Positive piece on comics = 0 comments. Negative piece = 136 comments. This tells editors what to commission folks. http://t.co/eMabpBmxwv
— Laura Sneddon (@thalestral) February 18, 2015
Every time you respond to a troll, his dick grows.
Laura Sneddon commented on this last night and she was referring to Christopher Murray’s Comics studies has been undervalued for too long: we’re fighting to change this, but it could also have referred to Comic-book heroes deserve better than a trashing her response to Jonathan Jones’s po faced When did the comic-book universe become so banal?. Sneddon’s “Comics are good!” piece got so little comment I didn’t even even hear about it until I was checking her twitter stream for the above tweet. All three pieces were published in The Guardian, a generally left leaning UK paper that has had a lot of comics coverage in the New Era. But if you have any doubt that we all got punked, and the punkings will continue until morale declines, check out the shares and comments on all three pieces:
Jones: 3528 shares, 157 comment
Murray: 1093 shares, 8 comment
Sneddon: 130 shares, 5 comments
A pretty dismal showing for rationality, I’m afraid.
Of course, we’re all prey to the “outrage-o-meter” syndrome. Unfortunately, it’s human nature to be more aroused by outrage than nodding your head in agreement.
A 2013 study, from Beihang University in Beijing, of Weibo, a Twitter-like site, found that anger is the emotion that spreads the most easily over social media. Joy came in a distant second. The main difference, said Ryan Martin, a psychology professor at the University of Wisconsin, Green Bay, who studies anger, is that although we tend to share the happiness only of people we are close to, we are willing to join in the rage of strangers. As the study suggests, outrage is lavishly rewarded on social media, whether through supportive comments, retweets or Facebook likes. People prone to Internet outrage are looking for validation, Professor Martin said. “They want to hear that others share it,” he said, “because they feel they’re vindicated and a little less lonely and isolated in their belief.”
This simple fact of human nature has led to our amygdala-based headline culture, political polarization and the constant stream of bad news, leavened only by pictures of young Kurt Cobain holding a kitten.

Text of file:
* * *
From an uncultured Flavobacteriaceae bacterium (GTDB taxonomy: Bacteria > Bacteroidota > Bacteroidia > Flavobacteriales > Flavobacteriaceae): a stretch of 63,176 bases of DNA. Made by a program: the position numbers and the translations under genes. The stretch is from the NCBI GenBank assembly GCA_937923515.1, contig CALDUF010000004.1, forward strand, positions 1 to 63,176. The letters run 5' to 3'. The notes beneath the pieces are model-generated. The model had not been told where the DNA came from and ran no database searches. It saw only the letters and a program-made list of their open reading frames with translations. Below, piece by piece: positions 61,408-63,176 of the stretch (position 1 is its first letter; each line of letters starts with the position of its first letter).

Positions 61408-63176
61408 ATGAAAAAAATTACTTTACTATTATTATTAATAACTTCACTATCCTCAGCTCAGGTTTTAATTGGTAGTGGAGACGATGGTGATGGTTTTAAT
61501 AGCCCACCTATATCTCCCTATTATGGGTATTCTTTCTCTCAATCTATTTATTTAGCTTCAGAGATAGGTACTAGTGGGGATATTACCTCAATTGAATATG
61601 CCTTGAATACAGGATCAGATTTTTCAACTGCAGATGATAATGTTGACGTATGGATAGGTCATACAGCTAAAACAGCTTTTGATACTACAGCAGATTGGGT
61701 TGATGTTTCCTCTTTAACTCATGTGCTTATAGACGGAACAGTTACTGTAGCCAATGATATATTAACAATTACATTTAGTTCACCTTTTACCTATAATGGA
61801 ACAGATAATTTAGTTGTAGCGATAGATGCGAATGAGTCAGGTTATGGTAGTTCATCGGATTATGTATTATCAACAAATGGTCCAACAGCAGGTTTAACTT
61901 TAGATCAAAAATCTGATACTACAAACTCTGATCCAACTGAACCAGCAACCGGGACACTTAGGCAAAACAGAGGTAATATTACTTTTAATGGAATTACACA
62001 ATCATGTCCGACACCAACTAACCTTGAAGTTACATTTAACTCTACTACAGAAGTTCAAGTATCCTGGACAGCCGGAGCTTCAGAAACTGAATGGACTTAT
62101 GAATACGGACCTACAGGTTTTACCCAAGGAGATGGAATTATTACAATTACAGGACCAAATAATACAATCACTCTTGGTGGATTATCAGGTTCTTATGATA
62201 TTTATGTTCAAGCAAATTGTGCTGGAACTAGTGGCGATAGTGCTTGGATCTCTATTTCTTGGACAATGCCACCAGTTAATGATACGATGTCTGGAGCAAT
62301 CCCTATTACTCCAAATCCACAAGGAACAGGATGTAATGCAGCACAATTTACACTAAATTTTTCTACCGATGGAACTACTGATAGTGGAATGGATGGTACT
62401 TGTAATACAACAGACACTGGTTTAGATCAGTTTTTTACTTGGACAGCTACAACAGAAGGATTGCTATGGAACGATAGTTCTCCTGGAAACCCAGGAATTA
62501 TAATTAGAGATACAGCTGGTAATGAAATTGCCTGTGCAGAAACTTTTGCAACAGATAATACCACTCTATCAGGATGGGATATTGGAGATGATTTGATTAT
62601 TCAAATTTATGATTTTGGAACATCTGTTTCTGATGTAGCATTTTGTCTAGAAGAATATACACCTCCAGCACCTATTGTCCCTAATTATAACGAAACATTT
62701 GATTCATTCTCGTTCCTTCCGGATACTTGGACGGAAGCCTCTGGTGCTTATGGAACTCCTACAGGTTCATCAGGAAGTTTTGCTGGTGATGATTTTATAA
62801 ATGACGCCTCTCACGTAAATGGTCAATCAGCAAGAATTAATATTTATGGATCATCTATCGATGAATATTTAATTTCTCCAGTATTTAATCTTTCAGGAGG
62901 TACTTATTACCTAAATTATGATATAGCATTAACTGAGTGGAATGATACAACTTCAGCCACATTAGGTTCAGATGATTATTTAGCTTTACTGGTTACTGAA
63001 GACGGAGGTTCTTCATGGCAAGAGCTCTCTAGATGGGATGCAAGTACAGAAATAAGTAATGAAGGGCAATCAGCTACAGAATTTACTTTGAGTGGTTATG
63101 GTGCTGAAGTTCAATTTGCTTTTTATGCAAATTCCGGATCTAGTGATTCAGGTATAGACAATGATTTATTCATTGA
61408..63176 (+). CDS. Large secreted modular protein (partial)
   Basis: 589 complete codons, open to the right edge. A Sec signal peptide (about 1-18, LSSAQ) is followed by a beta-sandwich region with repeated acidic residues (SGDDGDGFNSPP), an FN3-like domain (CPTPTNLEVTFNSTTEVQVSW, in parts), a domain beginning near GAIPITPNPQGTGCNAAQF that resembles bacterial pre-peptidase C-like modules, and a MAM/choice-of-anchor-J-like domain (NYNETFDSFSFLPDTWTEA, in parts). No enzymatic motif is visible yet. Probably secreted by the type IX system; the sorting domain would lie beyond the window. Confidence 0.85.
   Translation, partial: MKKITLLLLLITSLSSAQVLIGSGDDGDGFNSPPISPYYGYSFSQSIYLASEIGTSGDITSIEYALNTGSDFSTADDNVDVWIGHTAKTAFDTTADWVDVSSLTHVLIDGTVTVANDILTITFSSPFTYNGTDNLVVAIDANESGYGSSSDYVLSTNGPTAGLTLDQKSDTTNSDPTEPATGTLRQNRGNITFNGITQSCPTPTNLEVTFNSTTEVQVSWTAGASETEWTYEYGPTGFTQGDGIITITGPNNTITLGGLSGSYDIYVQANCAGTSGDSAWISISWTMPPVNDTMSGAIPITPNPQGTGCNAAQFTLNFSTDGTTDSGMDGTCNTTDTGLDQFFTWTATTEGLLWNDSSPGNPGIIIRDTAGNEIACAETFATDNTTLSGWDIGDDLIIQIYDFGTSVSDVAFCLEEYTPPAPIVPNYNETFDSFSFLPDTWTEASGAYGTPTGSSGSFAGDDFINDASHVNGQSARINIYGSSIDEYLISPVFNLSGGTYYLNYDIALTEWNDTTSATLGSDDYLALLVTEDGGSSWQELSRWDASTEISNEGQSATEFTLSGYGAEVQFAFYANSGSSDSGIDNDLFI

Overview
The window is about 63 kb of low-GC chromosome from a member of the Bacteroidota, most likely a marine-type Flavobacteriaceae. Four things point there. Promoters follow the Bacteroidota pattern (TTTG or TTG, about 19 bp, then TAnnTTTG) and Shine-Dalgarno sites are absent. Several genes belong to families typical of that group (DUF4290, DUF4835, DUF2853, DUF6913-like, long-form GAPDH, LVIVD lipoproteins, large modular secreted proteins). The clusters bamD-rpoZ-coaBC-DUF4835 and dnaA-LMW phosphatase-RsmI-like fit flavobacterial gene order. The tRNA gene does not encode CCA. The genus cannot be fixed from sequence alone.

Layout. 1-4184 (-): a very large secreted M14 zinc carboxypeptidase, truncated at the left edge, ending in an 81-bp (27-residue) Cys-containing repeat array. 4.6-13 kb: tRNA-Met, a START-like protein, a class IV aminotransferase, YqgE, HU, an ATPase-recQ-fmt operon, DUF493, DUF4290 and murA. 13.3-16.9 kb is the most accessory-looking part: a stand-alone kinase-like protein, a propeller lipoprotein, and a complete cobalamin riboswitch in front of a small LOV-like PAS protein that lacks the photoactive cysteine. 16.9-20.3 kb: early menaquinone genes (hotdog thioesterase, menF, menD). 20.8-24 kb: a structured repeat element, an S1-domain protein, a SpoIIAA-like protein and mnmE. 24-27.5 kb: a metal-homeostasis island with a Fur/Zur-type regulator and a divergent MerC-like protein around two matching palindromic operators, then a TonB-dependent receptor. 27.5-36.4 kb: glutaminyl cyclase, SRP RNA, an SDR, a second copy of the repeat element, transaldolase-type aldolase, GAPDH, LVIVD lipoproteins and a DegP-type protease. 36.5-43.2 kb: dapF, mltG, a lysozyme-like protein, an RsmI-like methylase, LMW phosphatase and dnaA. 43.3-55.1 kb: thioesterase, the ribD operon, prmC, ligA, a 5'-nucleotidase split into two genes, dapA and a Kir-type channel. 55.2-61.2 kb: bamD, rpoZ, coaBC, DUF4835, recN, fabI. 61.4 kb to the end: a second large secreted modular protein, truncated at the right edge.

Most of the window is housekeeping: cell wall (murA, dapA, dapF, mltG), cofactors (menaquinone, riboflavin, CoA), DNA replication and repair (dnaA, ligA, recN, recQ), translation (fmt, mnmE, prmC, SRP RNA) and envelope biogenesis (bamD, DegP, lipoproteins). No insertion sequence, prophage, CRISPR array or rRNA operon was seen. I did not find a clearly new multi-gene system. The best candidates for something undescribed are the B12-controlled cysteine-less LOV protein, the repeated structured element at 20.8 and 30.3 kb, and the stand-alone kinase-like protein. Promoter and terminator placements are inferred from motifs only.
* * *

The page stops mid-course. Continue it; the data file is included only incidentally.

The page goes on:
Kurt Cobain and Cat pic.twitter.com/z8MgNnSU1a
— ClassicPics (@History_Pics) February 18, 2015
And the trolls know this, and live off outrage. It’s the triumph of Diplo. And he’s absolutely right: we may rail and shake our tiny fists at him for being an insensitive sexist asshole, but he’s the one having sex with Katy Perry and producing tracks with noted feminist icon Madonna. All with his giant, outrage pumped hard-on.
Jonathan Jones is laughing as well. Having upset the apple cart and prompted thousands of hits, he’s already moved on to wondering if tattoos are art—the answer, is of course, yes!
This reveals something fascinating about why tattoos are not treated as “serious” art. It is not because they come from the Pacific. Works of art from Hawaii and Easter Island are museum treasures. But tattoos were taken up by the European lower orders: thus they got a plebeian, even criminal, reputation and are still seen as disreputable by some, despite becoming more and more popular now.
Sneddon gets to the heart of the matter. Outrage fuels discussion, social sharing and traffic. It works. Believe me, I could get a ton more traffic and attention by trolling and stoking the outrage fires—and indeed I’m often chided for not being more outraged—but I’d rather go the way of attempting to be informative and offering positive information. The internet has gamed humans need for outrage in a very negative way—and I often see people defending their response to trolls as a personal decision to offer the other side of the story, wasting even more time. It’s the flip side of “the need for balance” that positions climate change deniers as somehow equal to 90% of the world’s scientists.
Anyway, next time you see someone trolling, stop and think before you hit the twitter button. Are you REALLY doing good or just ensuring that trolls have giant dicks? The internet’s secret of penis enlargement has indeed been found, and it’s outrageous.
Heidi MacDonald is the founder and editor in chief of The Beat. In the past, she worked for Disney, DC Comics, Fox and Publishers Weekly. She can be heard regularly on the More To Come Podcast. She likes coffee, cats and noble struggle.